This article, 'Stove for the Developing World’s Health' by Amanda Leigh Haag was published in the New York Times on 22nd January,2008. The article states:

This year, the Shell Foundation along with Envirofit International at Colorado State University in Fort Collins plans to introduce a clean-burning wood stove technology to the developing world. This, according to the article is "the first market-based model" for clean-burning wood stoves. The team plans to begin distributing 10 million stoves, focusing first on India, Brazil, Kenya and Uganda at a variety of prices over five years.

The Shell Foundation estimates that it has invested $10 million in Envirofit’s effort to produce 300,000 stoves on a pilot scale and plans to invest $25 million more to sponsor the stove effort.

At Envirofit headquarters in the old Fort Collins power plant, researchers and engineers are designing and testing clean-burning stoves that they say will significantly improve air quality and require less wood fuel. An important feature will be the ability to control carefully the air pulled in, said Bryan Willson, a mechanical engineer who founded the Engines and Energy Conversion Laboratory and was a co-founder of Envirofit.Envirofit’s stoves will be designed with an insulated chamber that cuts down on energy loss and maintains heat inside the chamber walls.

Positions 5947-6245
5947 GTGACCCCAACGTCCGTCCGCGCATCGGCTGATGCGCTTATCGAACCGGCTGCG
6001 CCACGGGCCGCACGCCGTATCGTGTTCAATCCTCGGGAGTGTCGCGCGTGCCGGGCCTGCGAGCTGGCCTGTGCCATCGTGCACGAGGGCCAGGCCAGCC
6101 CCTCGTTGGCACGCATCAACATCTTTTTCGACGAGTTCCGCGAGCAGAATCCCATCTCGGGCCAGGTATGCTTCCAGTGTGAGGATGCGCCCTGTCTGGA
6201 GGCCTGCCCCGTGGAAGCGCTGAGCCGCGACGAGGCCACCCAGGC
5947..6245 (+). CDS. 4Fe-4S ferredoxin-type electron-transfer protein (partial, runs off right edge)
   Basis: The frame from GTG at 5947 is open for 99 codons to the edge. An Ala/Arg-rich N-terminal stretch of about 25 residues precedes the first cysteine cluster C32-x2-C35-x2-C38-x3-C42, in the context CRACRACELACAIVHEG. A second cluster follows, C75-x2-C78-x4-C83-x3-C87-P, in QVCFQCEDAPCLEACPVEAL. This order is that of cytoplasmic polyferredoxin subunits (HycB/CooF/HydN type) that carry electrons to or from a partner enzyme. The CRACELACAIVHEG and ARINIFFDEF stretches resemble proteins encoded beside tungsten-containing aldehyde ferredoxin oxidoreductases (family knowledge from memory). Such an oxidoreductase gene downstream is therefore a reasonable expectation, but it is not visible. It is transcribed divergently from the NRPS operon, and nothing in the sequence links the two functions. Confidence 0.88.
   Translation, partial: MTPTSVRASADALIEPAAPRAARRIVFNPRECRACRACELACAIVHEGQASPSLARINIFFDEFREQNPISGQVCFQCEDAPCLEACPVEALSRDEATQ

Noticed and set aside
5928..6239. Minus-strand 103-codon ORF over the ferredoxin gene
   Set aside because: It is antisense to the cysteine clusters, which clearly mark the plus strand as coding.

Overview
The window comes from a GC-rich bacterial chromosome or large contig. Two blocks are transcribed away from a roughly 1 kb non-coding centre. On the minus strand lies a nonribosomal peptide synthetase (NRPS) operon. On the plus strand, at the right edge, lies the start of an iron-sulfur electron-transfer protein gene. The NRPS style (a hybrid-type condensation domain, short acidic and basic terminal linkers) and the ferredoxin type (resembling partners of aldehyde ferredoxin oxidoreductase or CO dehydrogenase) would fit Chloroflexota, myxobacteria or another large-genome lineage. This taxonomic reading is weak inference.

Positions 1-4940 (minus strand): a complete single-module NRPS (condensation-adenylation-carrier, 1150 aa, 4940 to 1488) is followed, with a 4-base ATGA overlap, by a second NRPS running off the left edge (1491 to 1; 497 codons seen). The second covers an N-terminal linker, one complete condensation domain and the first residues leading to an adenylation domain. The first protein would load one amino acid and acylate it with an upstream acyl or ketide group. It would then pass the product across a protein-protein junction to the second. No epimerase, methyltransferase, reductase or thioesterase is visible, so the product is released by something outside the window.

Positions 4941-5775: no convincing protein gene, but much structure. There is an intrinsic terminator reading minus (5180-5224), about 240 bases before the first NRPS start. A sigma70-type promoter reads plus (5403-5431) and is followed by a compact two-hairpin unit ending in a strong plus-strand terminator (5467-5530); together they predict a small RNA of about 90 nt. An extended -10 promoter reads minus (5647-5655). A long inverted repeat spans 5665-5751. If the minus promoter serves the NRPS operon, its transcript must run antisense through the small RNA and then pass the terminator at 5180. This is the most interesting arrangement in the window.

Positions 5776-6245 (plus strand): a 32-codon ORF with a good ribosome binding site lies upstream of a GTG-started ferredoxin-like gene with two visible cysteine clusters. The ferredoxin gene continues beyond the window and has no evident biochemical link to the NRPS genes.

Envirofit has plans not only to engineer the stoves, but also to market them. Envirofit has been visiting rural areas to study factors like the ergonomics of cooking habits and preferred color schemes. In India, women tend to squat while cooking, making height an important consideration.

Envirofit will offer a variety of sleek ceramic stoves from single to multipot, with and without chimneys, and with colors like apple red, baby blue and gold. The cost is to start at $10 to $20 and run to $150 to $200..

The product development will be at Colorado State, and Envirofit will work with distributors to create rural supply chains.

Harish Hande, managing director of Selco India, a solar lighting company that plans to work on marketing and financing the stoves, said the measure of success would be if they caught on with the women.

He said that with the right products and a “Tupperware marketing strategy,” in which women make house calls to talk about the stoves, a change might be imminent.

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